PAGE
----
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Int. J. Environ. Res. Public Health 2016, 13(1), 31; doi:10.3390/ijerph13010031

A Multidisciplinary Intervention Utilizing Virtual Communication Tools to Reduce Health Disparities: A Pilot Randomized Controlled Trial

1
Department of Family Medicine, Carolinas HealthCare System, 2001 Vail Ave. Charlotte, NC 28205, USA
2
Dickson Advanced Analytics, 720 E. Morehead Street, Charlotte, NC 28202, USA
*
Author to whom correspondence should be addressed.
Academic Editors: Mark Edberg, Barbara E. Hayes, Valerie Montgomery Rice and Paul Tchounwou
Received: 15 August 2015 / Revised: 27 October 2015 / Accepted: 17 November 2015 / Published: 22 December 2015
View Full-Text   |   Download PDF [1687 KB, uploaded 27 January 2016]   |  

Abstract

Advances in technology are likely to provide new approaches to address healthcare disparities for high-risk populations. This study explores the feasibility of a new approach to health disparities research using a multidisciplinary intervention and advanced communication technology to improve patient access to care and chronic disease management. A high-risk cohort of uninsured, poorly-controlled diabetic patients was identified then randomized pre-consent with stratification by geographic region to receive either the intervention or usual care. Prior to enrollment, participants were screened for readiness to make a behavioral change. The primary outcome was the feasibility of protocol implementation, and secondary outcomes included the use of patient-centered medical home (PCMH) services and markers of chronic disease control. The intervention included a standardized needs assessment, individualized care plan, intensive management by a multidisciplinary team, including health coach-facilitated virtual visits, and the use of a cloud-based glucose monitoring system. One-hundred twenty-seven high-risk, potentially eligible participants were randomized. Sixty-one met eligibility criteria after an in-depth review. Due to limited resources and time for the pilot, we only attempted to contact 36 participants. Of these, we successfully reached 20 (32%) by phone and conducted a readiness to change screen. Ten participants screened in as ready to change and were enrolled, while the remaining 10 were not ready to change. Eight enrolled participants completed the final three-month follow-up. Intervention feasibility was demonstrated through successful implementation of 13 out of 14 health coach-facilitated virtual visits, and 100% of participants indicated that they would recommend the intervention to a friend. Protocol feasibility was demonstrated as eight of 10 participants completed the entire study protocol. At the end of the three-month intervention, participants had a median of nine total documented contacts with PCMH providers compared to four in the control group. Three intervention and two control participants had controlled diabetes (hemoglobin A1C <9%). Multidisciplinary care that utilizes health coach-facilitated virtual visits is an intervention that could increase access to intensive primary care services in a vulnerable population. The methods tested are feasible and should be tested in a pragmatic randomized controlled trial to evaluate the impact on patient-relevant outcomes across multiple chronic diseases. View Full-Text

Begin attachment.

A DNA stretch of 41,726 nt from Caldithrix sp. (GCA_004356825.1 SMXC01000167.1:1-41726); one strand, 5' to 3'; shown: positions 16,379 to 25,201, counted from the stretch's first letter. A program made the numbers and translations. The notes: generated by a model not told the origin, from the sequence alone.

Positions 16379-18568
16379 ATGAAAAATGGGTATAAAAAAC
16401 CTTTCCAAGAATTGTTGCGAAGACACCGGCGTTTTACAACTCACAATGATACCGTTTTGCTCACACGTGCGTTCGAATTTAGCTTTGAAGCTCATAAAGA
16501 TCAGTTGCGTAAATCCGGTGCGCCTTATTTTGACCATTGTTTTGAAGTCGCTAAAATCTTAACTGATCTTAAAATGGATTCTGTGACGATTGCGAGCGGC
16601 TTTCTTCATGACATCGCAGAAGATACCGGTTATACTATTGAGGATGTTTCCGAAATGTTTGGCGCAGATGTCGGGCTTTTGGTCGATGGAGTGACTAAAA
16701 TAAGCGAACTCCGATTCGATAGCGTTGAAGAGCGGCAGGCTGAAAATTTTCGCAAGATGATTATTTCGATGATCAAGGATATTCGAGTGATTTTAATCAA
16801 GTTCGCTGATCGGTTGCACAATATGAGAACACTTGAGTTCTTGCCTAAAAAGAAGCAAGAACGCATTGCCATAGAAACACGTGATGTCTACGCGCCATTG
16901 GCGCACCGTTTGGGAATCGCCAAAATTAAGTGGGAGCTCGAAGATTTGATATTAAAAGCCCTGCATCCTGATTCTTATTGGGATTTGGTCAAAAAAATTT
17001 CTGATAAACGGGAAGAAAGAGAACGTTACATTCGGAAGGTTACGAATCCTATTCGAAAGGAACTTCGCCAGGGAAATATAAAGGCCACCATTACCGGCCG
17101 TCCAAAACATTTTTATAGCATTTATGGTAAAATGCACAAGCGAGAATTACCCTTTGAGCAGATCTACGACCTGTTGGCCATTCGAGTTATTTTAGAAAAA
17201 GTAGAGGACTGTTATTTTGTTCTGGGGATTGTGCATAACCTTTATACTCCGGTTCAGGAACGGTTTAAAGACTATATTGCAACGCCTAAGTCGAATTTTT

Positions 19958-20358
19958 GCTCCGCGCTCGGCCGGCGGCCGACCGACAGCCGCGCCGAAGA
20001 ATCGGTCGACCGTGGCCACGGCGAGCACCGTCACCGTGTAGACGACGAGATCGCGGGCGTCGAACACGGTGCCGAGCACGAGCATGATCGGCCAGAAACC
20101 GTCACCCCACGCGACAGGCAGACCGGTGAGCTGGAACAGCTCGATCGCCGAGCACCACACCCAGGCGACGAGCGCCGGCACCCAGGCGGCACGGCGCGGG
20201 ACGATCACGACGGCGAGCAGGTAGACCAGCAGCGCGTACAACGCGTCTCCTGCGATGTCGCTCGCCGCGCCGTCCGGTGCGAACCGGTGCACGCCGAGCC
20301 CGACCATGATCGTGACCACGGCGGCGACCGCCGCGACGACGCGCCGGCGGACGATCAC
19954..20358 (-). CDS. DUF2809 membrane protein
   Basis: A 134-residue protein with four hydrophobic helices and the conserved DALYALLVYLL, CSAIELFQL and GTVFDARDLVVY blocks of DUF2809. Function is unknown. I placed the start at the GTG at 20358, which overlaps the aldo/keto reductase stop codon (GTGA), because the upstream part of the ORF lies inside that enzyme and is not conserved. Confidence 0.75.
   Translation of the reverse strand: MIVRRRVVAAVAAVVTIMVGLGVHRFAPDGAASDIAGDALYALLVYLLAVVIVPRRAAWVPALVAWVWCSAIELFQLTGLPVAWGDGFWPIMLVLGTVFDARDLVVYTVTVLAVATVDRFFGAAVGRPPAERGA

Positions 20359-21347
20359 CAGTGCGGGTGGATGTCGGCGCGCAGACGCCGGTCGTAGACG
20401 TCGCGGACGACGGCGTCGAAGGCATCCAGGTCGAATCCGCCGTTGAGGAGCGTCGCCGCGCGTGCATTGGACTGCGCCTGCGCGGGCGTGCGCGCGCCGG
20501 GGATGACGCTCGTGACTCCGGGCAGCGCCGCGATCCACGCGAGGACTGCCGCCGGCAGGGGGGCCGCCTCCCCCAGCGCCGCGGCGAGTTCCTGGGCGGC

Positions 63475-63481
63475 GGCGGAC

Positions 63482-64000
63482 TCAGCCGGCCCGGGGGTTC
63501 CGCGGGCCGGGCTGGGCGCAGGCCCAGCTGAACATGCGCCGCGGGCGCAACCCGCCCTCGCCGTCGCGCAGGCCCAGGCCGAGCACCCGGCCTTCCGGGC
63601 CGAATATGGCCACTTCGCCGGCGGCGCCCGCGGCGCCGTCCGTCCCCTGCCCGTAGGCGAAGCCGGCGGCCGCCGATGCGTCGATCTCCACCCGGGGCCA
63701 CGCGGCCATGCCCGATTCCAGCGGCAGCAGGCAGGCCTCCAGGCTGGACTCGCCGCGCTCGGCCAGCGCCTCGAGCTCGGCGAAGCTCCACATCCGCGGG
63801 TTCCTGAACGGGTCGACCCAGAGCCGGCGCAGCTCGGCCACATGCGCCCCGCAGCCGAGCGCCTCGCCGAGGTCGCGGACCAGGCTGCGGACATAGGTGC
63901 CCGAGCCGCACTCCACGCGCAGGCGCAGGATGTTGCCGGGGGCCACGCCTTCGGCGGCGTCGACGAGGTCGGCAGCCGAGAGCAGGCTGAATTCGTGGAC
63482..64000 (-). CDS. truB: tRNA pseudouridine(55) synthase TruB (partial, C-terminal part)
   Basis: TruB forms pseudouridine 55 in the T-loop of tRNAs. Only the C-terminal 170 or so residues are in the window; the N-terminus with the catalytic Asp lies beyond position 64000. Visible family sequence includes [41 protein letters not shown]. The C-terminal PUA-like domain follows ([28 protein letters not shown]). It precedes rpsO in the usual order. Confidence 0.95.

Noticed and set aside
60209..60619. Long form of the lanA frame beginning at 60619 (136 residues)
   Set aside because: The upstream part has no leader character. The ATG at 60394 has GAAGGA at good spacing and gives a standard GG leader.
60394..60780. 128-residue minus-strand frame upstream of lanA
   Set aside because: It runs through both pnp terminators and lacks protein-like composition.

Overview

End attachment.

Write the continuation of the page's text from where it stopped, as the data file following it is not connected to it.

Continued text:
Keywords: population health; virtual care; risk stratification; refractory to primary care; readiness to change; health coach population health; virtual care; risk stratification; refractory to primary care; readiness to change; health coach
This is an open access article distributed under the Creative Commons Attribution License which permits unrestricted use, distribution, and reproduction in any medium, provided the original work is properly cited. (CC BY 4.0).

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MDPI and ACS Style

Emerson, J.F.; Welch, M.; Rossman, W.E.; Carek, S.; Ludden, T.; Templin, M.; Moore, C.G.; Tapp, H.; Dulin, M.; McWilliams, A. A Multidisciplinary Intervention Utilizing Virtual Communication Tools to Reduce Health Disparities: A Pilot Randomized Controlled Trial. Int. J. Environ. Res. Public Health 2016, 13, 31.

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